“This commitment to student nutrition and local economies by the Michigan legislature will not only ensure farm to school programs in Michigan will continue but it will also provide data and real world examples for other states to follow."

An MDE report to the Legislature, available at TenCentsMichigan.org, showed the program catalyzed sales for at least 86 different farms in 28 counties and 16 additional businesses such as processors and distributors. Food service directors named 30 new foods that they tried in meals. The report is filled with stories and quotes from food service directors, educators, farmers and other local food businesses such as distributors impacted by 10 Cents a Meal.

Dave Ruszel, food service director for Leland Public Schools, who participated in both the local and then the state pilot, said that having the funding for more than one year now has allowed his farm to school program to steadily grow. And, he’s seen changes in his students over that time. His middle school students now readily eat healthy food because they were exposed to his fresh, local meals and taste testings in elementary school, he said.

Colleen Johnson, food service director for Muskegon Public and Muskegon Heights Public Schools, was able to participate for the first time last year, when 10 Cents became a state program that included her region.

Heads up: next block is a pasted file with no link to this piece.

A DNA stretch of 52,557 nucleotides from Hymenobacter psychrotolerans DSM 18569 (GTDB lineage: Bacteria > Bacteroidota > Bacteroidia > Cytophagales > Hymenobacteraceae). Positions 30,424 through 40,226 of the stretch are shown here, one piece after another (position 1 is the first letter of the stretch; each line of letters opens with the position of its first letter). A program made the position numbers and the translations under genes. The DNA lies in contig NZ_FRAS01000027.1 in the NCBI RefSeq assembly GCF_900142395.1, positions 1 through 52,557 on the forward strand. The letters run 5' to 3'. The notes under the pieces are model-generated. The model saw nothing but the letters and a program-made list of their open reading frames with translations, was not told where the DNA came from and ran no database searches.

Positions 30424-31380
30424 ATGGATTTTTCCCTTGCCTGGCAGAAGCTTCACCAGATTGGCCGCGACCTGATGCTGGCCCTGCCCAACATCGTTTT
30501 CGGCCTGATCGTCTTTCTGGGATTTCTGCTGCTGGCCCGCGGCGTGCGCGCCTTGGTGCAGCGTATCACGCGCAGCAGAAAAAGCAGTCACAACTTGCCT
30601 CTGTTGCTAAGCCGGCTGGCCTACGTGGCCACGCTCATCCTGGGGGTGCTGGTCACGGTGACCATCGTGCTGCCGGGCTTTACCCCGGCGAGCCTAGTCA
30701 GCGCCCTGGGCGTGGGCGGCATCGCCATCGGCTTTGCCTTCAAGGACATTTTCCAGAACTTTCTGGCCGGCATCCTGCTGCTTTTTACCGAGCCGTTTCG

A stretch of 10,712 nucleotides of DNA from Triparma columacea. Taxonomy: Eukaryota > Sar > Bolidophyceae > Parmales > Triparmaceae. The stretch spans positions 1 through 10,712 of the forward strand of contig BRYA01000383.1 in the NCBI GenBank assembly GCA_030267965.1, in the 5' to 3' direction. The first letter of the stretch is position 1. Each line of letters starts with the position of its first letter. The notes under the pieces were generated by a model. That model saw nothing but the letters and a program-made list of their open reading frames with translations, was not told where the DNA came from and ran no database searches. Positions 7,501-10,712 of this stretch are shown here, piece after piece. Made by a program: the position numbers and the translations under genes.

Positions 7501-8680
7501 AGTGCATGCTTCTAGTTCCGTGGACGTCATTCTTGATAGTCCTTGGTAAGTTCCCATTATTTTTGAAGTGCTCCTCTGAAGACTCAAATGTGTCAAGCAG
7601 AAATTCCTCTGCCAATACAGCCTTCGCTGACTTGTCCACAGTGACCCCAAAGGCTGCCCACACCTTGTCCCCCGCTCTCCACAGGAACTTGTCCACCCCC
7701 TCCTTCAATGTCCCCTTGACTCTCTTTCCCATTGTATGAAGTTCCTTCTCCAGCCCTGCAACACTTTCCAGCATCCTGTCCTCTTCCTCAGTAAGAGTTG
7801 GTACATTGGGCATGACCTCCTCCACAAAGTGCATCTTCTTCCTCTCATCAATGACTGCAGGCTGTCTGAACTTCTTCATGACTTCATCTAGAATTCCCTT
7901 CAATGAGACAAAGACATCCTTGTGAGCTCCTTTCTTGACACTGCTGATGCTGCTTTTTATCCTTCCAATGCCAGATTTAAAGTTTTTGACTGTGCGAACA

“When we used Michigan apples rather than Washington apples our consumption went up 60 percent,” she said. “They like them because they taste good. When we had peaches … at the elementary level they said, ‘What is this?’ Then they bite it and smell it and their faces light up. It was so much fun watching them.”

Tom Freitas, food service director for Traverse City Area Public Schools, said his kitchen staff also found children who didn’t know what a fresh peach was. “They’d only eaten canned cling peaches before.”

“You can imagine how much produce is going to be purchased in Michigan by all those schools when we get 10 cents across the board for all schools,” he said.

Farmers also say the program has had an impact on their business, and sometimes in more ways than one.

Andrea Romeyn of Providence Farm in Antrim County said she’s seen an increase in business not only with schools, but also with families because of 10 Cents and related programs.

“I’ve had more and more kids drag their parents over to my farmers market booth and request items like parsnips because they tried them in school,” she said.

Schools in Michigan Prosperity Regions 2, 4 and 9 can apply for the match incentive funds. In addition to 23 counties in west and northwest lower Michigan, six new counties have been added to the pilot in the Washtenaw region.

Resources that can help schools be most successful in applying for and utilizing the funds are on the Tools for Schools tab at TenCentsMichigan.org.

MDE receives support for this program from the Michigan Department of Agriculture and Rural Development, MSU Center for Regional Food Systems, Groundwork Center for Resilient Communities and Prosperity Region offices, which for the upcoming year are Networks Northwest, Grand Valley Metro Council and the Region 2 Planning Commission.